As another option, the landlord may also have some “wiggle room” to offer the tenant around administrative costs, for example by offering a reduced charge for operating costs, management fees, or marketing fees in the short term.

There are many “moving parts” to the equation, and potentially an equal number of customized solutions to the tenant’s economic conundrum. Incidentally, if the commercial landlord is indeed prepared to offer the tenant any kind of concession, it is important to get the terms in writing, and to fix an end-date.

Without Concessions

If the landlord chooses not to offer a compromise solution to a tenant’s breach of the lease, then the usual and traditional legal remedies will be available in response. These may include suing for rent, exercising the right to distrain, or terminating the lease and seeking related remedies, including re- letting the premises and claiming damages. However, this hardline approach also comes with its challenges, the first being that it will be difficult for a landlord to find a replacement tenant in the present crisis, should it choose an option that calls for that measure.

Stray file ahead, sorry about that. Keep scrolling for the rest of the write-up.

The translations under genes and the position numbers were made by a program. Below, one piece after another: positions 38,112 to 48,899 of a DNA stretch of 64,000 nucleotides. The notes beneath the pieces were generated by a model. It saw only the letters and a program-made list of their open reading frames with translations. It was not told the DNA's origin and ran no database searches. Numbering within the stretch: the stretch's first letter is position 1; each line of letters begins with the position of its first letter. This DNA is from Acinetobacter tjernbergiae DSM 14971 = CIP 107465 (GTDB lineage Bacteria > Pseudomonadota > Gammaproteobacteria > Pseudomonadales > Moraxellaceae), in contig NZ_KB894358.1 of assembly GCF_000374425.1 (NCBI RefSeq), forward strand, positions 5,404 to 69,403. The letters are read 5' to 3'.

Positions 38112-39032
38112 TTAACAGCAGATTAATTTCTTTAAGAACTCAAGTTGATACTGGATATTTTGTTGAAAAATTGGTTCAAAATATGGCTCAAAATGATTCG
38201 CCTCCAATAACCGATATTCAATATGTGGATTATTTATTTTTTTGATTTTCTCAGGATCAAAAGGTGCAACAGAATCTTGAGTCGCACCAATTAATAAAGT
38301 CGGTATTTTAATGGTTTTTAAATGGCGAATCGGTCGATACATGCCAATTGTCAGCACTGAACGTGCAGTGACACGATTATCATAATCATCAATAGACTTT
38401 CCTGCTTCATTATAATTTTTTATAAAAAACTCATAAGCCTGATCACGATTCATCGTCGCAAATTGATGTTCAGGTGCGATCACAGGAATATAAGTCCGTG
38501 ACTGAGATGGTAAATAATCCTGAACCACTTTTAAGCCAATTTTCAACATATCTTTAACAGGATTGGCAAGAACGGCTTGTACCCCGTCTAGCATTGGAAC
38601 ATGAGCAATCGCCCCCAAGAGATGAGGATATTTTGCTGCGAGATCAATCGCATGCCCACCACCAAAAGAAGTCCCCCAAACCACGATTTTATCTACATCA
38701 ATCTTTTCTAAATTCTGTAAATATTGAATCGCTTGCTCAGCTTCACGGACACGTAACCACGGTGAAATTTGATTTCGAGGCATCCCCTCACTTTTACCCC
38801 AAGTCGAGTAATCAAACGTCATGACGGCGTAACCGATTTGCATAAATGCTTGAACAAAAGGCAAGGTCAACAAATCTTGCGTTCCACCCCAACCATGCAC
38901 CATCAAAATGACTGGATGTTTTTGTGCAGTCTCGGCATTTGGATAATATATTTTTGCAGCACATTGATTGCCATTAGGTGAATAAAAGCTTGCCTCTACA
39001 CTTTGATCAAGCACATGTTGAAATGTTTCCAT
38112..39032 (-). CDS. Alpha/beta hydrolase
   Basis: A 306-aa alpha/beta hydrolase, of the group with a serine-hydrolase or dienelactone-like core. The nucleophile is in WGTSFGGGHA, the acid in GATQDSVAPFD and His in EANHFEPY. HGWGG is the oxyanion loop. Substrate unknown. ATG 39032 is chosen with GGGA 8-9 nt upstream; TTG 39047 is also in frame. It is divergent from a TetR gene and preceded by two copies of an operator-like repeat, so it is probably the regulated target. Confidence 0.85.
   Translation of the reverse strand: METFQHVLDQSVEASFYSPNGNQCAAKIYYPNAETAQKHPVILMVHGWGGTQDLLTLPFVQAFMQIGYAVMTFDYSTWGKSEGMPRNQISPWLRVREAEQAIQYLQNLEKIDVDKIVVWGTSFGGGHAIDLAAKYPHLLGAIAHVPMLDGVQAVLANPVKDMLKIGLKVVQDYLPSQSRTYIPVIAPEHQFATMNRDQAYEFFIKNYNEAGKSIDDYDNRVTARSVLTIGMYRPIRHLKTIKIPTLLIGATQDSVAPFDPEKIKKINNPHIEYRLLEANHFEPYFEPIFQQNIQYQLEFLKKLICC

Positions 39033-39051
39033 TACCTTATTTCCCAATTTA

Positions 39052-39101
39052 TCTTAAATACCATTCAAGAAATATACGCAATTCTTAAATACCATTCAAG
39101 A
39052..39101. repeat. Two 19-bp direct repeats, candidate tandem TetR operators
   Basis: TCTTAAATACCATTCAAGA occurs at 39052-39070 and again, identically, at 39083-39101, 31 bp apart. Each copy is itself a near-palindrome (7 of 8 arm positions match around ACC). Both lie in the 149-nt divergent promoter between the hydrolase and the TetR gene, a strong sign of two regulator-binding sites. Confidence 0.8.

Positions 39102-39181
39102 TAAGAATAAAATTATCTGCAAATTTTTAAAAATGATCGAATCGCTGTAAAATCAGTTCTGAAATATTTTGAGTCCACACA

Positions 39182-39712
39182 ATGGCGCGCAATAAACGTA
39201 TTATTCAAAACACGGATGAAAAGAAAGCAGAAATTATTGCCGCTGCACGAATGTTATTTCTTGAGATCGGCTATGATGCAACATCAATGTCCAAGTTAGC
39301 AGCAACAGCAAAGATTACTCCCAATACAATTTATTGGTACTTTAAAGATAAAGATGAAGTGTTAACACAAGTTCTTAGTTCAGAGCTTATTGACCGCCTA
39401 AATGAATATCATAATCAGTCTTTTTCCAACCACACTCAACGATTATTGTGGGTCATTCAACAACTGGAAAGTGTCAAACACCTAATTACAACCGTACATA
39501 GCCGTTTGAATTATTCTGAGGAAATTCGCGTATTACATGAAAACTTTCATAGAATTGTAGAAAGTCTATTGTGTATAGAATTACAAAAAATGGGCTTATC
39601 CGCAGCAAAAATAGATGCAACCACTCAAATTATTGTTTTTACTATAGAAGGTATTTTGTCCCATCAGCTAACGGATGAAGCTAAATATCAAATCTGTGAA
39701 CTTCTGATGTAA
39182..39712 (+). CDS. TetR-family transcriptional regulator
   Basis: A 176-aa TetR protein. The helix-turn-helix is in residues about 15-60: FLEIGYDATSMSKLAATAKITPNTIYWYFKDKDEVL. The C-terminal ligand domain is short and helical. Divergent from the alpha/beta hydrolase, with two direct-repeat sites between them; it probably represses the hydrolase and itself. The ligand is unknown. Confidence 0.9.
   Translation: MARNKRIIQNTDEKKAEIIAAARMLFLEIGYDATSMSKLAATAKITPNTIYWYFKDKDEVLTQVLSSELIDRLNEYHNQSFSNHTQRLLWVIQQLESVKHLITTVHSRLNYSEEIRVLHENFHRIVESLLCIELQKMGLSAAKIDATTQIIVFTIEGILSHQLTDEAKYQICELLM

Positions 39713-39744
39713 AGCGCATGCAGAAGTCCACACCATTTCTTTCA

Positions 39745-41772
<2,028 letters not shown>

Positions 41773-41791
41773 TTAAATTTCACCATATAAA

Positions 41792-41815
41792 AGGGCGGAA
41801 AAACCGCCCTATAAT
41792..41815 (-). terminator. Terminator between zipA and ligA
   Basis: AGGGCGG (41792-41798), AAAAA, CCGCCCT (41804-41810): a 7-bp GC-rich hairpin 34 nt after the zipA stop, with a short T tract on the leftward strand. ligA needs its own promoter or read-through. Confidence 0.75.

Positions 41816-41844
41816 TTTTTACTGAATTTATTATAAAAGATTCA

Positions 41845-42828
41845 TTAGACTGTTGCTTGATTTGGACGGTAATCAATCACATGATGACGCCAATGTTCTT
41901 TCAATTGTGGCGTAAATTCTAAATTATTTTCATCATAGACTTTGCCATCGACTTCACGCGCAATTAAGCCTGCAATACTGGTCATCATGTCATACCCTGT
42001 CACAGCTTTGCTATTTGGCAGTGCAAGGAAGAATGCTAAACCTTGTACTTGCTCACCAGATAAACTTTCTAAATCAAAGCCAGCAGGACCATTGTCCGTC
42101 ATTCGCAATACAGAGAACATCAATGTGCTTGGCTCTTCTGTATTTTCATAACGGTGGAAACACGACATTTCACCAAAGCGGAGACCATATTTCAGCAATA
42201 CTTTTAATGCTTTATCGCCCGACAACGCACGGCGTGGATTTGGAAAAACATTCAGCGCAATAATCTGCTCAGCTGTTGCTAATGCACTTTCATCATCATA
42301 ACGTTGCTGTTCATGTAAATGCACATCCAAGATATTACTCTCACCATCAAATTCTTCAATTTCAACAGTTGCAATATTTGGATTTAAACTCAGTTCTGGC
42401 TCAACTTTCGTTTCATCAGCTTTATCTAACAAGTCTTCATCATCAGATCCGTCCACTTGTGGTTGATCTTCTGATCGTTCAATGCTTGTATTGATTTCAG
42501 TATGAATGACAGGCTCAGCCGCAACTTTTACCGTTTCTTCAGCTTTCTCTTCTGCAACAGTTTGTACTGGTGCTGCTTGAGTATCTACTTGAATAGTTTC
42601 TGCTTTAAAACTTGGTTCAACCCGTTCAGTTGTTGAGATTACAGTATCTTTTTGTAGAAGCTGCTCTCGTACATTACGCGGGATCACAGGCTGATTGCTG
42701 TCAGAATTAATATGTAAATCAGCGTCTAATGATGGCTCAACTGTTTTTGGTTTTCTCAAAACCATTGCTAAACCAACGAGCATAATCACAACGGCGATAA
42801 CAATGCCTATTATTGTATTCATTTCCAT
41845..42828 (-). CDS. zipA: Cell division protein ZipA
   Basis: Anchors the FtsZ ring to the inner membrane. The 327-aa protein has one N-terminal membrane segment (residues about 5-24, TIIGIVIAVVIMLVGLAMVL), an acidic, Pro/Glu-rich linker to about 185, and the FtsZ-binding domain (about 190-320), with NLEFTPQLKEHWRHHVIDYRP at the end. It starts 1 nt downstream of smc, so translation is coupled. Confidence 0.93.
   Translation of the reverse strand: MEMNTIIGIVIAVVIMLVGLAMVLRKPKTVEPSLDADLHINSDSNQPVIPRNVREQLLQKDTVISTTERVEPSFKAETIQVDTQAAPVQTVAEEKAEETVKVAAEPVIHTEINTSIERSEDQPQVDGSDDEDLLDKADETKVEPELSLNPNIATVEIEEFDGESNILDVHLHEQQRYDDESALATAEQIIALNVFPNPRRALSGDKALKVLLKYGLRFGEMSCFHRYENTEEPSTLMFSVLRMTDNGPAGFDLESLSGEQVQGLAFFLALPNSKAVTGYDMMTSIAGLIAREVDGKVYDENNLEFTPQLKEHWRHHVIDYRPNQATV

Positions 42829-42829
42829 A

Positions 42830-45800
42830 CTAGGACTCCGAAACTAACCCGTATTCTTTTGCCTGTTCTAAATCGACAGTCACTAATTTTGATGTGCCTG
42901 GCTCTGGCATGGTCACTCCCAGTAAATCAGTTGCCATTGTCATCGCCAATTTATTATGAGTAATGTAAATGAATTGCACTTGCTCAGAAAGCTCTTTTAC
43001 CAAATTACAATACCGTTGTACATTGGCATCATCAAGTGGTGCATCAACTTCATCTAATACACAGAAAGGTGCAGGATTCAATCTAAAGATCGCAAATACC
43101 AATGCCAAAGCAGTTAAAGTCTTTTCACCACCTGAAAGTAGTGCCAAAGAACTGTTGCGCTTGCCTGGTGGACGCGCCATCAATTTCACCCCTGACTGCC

Secondly, it will be difficult for the landlord to avail itself of some legal remedies in light of government-imposed shutdowns. To use one example: In stipulated circumstances, a commercial landlord technically has the right under the Ontario Commercial Tenancies Act3 to repossess the premises within 15 days after the tenant’s failure to pay rent. Ideally, the landlord’s remedy will be reinforced by a court order. However, the Ontario courts have been ordered by the government to remain closed until further notice (except for what are considered “urgent matters”). Any writ of possession the landlord can obtain will be difficult to carry out, because the Sheriff’s Office is also running with limited staff who have been instructed not to enforce these kinds of orders for the time being.

So, while the landlord may want to insist on its strict legal rights, the current crisis may make it difficult – if not impossible – to do so. The best course of action might therefore start with a unique solution, resolved through negotiation between landlord and the tenant.

What’s the Bottom Line?

This is a difficult time for commercial landlords, and tenants. There are many financial pressures generated by province-wide mandatory shutdowns, and many uncertainties around how the rights of landlords, and the duties and obligations of tenants, are impacted. The proper characterization of the COVID-19 in the context of Force Majeure clause remains unclear, and it is too early to predict how courts will rule on that issue.

There are no clear answers at the moment, and many variables and challenges still to be revealed. For all these reasons, it is vital to obtain legal advice that is tailored to the specific situation.